The UK government recently launched a clean maritime plan to achieve zero-emission shipping and clean growth for the maritime sector—one of the first countries to do so. A key action is that, by 2025, all new vessels being ordered for use in UK waters are designed with zero-emission propulsion capability. The plan includes a £1m (US$1.2m) competition for innovative approaches to reducing emissions from maritime sources.
The UK had fallen down the pecking order of leadership in the maritime sector due to under-investment and a focus on the mature, slow-growth European market. The hybridisation of ferries, offshore support vessels and shoreside power for military ships is under way in the UK, but other ports in Scandinavia and North America are ahead, having pursued investment in that technology years ago.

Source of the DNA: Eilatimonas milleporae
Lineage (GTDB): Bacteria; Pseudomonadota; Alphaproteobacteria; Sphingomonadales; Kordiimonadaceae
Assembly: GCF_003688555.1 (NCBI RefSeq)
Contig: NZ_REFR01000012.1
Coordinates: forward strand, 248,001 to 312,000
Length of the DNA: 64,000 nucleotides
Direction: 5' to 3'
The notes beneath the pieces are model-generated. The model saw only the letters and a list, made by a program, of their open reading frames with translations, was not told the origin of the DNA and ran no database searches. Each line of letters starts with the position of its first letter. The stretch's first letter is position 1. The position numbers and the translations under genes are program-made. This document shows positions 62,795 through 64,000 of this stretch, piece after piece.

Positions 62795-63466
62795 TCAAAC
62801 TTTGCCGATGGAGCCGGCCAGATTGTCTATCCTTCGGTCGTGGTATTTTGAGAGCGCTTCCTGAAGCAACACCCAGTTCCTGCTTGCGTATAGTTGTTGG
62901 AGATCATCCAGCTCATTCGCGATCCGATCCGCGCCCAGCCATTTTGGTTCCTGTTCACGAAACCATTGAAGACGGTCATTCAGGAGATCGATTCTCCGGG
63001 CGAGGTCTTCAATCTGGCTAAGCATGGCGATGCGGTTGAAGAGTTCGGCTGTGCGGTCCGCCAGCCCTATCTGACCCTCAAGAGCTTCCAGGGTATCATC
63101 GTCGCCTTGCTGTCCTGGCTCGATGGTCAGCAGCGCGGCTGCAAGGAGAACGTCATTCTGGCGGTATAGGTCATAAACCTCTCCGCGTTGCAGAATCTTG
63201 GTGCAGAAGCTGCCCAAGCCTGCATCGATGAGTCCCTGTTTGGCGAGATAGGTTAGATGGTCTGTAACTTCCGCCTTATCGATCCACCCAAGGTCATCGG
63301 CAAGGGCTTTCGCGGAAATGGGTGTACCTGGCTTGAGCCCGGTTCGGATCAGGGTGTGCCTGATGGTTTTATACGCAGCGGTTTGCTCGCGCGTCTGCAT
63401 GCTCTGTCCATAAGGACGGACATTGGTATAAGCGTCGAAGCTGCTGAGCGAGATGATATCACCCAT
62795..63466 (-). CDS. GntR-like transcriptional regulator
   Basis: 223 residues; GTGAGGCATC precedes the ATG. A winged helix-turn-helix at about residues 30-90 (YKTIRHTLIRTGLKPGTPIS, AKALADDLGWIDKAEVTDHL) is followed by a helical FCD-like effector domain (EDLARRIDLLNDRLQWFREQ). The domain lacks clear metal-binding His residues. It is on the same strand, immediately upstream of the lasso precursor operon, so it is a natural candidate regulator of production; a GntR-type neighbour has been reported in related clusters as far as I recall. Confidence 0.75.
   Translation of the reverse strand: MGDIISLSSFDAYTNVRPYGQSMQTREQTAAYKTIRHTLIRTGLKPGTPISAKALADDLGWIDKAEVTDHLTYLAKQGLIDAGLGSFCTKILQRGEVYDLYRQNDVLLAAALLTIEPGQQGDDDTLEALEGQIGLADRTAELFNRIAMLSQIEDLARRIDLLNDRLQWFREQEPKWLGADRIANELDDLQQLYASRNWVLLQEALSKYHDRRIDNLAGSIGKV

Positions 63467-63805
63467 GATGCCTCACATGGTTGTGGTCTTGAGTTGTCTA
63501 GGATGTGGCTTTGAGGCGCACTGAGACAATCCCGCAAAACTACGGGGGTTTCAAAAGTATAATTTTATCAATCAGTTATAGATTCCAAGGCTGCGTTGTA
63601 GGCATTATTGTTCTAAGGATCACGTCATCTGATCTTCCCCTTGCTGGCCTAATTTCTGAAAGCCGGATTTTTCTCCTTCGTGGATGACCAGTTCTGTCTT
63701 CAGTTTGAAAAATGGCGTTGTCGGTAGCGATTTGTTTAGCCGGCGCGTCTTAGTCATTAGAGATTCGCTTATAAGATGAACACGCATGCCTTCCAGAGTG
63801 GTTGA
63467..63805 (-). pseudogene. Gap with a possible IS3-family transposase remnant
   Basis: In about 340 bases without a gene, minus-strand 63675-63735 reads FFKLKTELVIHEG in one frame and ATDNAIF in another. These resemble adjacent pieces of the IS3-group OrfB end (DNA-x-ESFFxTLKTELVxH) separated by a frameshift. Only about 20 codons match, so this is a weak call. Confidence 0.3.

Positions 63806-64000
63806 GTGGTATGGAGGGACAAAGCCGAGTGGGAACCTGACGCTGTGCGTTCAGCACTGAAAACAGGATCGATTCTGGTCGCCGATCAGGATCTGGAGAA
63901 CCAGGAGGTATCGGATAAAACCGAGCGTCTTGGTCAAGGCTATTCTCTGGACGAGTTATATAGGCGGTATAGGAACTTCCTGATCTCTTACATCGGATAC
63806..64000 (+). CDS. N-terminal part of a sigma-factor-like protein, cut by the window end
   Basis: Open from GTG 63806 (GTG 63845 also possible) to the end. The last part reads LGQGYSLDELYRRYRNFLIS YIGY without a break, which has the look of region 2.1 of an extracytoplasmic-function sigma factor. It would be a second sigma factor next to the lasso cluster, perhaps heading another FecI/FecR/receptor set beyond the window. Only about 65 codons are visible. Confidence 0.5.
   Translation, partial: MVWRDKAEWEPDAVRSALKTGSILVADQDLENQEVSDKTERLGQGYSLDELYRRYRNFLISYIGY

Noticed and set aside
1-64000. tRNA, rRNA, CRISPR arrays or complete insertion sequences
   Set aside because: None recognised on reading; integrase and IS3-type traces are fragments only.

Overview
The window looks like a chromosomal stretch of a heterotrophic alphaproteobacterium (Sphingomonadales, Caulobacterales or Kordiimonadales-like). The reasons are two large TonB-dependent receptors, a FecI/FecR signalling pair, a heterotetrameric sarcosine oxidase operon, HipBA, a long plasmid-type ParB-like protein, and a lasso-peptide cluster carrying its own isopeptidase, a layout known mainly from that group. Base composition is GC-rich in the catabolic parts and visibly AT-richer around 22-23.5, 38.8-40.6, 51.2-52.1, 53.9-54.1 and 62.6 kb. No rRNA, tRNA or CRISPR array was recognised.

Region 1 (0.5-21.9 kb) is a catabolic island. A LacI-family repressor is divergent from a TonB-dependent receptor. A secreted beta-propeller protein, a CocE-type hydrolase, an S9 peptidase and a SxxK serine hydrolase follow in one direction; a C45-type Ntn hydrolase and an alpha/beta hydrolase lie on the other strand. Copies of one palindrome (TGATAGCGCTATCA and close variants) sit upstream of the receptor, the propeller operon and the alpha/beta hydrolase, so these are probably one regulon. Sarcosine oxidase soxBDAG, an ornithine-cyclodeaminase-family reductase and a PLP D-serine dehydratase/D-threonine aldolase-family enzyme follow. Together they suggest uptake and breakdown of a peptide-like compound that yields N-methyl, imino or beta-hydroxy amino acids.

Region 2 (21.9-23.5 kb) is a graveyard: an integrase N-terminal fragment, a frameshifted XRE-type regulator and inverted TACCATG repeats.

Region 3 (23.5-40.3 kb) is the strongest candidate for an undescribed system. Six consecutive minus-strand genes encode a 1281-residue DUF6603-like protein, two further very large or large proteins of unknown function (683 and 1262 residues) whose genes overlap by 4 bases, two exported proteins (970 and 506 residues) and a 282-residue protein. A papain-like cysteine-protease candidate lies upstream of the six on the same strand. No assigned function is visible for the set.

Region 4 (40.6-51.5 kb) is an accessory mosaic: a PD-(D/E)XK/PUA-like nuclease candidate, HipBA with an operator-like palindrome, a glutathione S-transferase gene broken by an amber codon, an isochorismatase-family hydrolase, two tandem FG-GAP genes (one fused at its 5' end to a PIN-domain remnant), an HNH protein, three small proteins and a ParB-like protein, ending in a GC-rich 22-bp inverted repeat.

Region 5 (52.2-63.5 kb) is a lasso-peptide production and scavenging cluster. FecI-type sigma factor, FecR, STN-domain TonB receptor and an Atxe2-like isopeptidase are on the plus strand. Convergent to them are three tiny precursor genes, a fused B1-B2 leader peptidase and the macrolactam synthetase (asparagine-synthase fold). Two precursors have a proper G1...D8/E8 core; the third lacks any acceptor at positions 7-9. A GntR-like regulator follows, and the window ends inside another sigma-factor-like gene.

Net zero carbon
The plan is needed for the UK to meet its legally binding ambitions to cut carbon emissions to net zero by 2050 and to improve air quality. It is being driven by an active maritime minister—a new position in the UK government, but one that was sorely needed. The plan should encourage innovation in ship design, attract investment to the UK and help to decarbonise the supply chain.
The scale of action required is huge, but the immense business opportunity could make it happen. The plan estimates that the global market for maritime emission reduction technologies could reach US$15bn per year by 2050, potentially resulting in economic benefits to the UK of US$690m per year by that time.
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